The couple who discovered a woman who had allegedly been kidnapped and left for dead on a rural road north of Auckland have told a court about her horrific injuries.
Nicola Jones, Cameron Hakeke, Michelle Blom and Julie-Anne Torrance are on trial in the High Court in Auckland on charges including kidnapping, assaults using a taser and scissors, and robbery, over the incident in May.
Ms Jones, Ms Blom and Ms Torrance also face charges of sexual violation.
Wayne Blackett has admitted charges of attempted murder and assault.
Kathleen Tolman and her partner, Stephen Piggot, live up a metal road in the Dome Valley, just off State Highway 1.
Giving evidence in court today, Ms Tolman described the moment she discovered the woman lying on the road, as she was driving to work.
"I didn't know at first what it was because a lot of people dump rubbish and things in that part of the road and I just thought someone might have just dumped something there," she said.
"But when I flicked my headlights on, I saw the person move, the leg moved."
Ms Tolman said she stopped her car in the middle of the road. With her lights on, she could see the woman lying on her side.
She was frightened and turned back down the road to find her partner.
They called 111 and went back to the woman.
Under questioning from Crown prosecutor Brian Dickey, Ms Tolman said there was blood on the road and the woman had "awful" injuries.
"There was a really bad head injury and her arm was twisted around and she had cable ties on her wrists and ankle."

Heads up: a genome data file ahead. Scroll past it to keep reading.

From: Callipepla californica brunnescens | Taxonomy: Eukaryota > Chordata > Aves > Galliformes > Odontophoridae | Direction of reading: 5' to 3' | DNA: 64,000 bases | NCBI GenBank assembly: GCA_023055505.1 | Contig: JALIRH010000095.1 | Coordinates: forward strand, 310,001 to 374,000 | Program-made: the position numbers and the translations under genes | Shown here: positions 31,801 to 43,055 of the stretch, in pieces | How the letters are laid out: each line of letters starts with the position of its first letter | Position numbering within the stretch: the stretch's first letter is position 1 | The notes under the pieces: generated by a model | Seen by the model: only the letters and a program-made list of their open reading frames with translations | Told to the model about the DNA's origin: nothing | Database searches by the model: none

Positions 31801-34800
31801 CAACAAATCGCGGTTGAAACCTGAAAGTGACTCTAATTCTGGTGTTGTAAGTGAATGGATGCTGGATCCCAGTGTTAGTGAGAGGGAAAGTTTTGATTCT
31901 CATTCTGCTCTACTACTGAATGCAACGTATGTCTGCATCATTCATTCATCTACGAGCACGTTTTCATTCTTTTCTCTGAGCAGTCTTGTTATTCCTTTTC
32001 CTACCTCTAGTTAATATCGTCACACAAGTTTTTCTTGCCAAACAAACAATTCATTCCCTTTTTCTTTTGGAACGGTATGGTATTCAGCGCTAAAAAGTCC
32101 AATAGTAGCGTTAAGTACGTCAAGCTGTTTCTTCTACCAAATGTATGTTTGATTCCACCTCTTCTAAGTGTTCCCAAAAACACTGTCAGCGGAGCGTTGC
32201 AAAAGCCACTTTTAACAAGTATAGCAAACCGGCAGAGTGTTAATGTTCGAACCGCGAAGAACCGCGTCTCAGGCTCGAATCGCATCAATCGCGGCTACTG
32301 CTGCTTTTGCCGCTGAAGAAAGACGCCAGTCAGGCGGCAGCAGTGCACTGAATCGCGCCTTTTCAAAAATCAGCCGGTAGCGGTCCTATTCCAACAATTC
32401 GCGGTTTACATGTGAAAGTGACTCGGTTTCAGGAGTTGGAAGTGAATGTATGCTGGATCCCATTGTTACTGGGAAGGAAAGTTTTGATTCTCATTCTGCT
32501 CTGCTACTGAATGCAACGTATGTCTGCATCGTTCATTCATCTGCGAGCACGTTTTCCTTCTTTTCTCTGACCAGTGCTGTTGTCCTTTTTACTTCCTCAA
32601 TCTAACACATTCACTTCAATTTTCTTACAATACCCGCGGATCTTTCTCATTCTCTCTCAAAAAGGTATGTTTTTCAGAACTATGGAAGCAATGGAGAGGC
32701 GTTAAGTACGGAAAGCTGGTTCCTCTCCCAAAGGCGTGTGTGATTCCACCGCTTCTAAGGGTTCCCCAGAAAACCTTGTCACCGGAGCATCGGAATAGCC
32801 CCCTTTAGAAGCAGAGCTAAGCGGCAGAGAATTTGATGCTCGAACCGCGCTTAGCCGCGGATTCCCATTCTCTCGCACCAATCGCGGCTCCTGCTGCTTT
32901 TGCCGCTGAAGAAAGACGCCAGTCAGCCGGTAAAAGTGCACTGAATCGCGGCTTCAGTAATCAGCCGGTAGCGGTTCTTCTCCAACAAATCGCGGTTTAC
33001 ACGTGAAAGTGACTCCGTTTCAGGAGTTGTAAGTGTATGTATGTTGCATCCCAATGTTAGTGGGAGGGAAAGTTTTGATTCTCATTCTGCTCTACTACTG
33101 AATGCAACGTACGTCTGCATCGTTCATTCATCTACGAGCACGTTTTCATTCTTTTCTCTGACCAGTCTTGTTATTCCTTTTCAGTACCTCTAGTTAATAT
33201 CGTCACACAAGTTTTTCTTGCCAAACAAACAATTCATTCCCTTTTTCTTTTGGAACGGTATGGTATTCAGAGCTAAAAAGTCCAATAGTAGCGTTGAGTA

Ms Tolman said she tried talking to the woman, but she was unresponsive.
"I kept talking to her, I kept saying we're here to help and help is on its way and you'll be OK, we're going to help you. But there was no response at all."
Ms Tolman's partner, Stephen Piggot, also told the court about the woman's injuries.
"As we looked we could just see the horrific injuries on her head and the blood," he said.
"There was blood and her head, it looked like it was cracked."
Judith Wilson was one of the first ambulance officers on the scene.
She said the woman was unresponsive and she could only find a faint pulse.
"You could see that there were cuts on her head and the blood. I ran my fingers through her hair to see if there were any other injuries on her head and I noticed a hole on the top of her head, like an open wound."
Forensic pathologist Simon Stables today showed the jury 3D reconstructions of CT scans of the victim's head.
He said she suffered blows to seven different parts of her head and at least two of the fractures indicated she was hit in the same place more than once - mostly likely with a hammer.
Mr Stables said he has dealt with other cases where such injuries were fatal.
The Crown expected to call 60 witnesses during the four-week trial.